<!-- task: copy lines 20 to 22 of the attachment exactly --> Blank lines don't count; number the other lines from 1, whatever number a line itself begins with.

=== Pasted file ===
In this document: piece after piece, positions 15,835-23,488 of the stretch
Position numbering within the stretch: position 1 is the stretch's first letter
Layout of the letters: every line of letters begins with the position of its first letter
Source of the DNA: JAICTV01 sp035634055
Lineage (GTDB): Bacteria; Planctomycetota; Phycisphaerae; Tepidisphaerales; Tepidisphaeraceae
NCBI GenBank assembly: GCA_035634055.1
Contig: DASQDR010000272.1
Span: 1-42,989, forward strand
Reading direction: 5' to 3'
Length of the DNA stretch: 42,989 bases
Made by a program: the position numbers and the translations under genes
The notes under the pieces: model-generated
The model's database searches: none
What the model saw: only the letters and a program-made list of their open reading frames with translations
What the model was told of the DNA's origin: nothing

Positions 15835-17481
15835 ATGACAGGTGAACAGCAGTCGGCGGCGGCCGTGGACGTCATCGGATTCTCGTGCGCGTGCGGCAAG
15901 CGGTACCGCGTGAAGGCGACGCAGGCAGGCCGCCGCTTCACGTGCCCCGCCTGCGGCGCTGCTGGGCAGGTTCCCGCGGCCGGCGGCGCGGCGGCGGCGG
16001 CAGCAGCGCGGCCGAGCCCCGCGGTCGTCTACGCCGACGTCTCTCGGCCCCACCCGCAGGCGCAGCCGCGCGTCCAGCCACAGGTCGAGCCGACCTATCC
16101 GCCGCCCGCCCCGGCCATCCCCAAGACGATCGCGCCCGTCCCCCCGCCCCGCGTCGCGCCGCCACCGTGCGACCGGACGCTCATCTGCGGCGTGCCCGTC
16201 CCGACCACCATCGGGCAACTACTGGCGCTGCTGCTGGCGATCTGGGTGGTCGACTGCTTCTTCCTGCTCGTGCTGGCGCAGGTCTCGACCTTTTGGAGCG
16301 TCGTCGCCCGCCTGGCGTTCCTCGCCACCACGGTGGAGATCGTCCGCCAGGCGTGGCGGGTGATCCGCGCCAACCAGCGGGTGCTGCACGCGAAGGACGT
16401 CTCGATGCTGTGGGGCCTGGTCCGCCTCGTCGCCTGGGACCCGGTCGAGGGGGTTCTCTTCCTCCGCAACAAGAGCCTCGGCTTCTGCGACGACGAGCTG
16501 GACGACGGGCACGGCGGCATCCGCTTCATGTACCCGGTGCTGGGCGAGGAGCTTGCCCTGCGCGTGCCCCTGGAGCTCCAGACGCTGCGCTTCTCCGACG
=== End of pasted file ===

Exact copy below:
16101 GCCGCCCGCCCCGGCCATCCCCAAGACGATCGCGCCCGTCCCCCCGCCCCGCGTCGCGCCGCCACCGTGCGACCGGACGCTCATCTGCGGCGTGCCCGTC
16201 CCGACCACCATCGGGCAACTACTGGCGCTGCTGCTGGCGATCTGGGTGGTCGACTGCTTCTTCCTGCTCGTGCTGGCGCAGGTCTCGACCTTTTGGAGCG
16301 TCGTCGCCCGCCTGGCGTTCCTCGCCACCACGGTGGAGATCGTCCGCCAGGCGTGGCGGGTGATCCGCGCCAACCAGCGGGTGCTGCACGCGAAGGACGT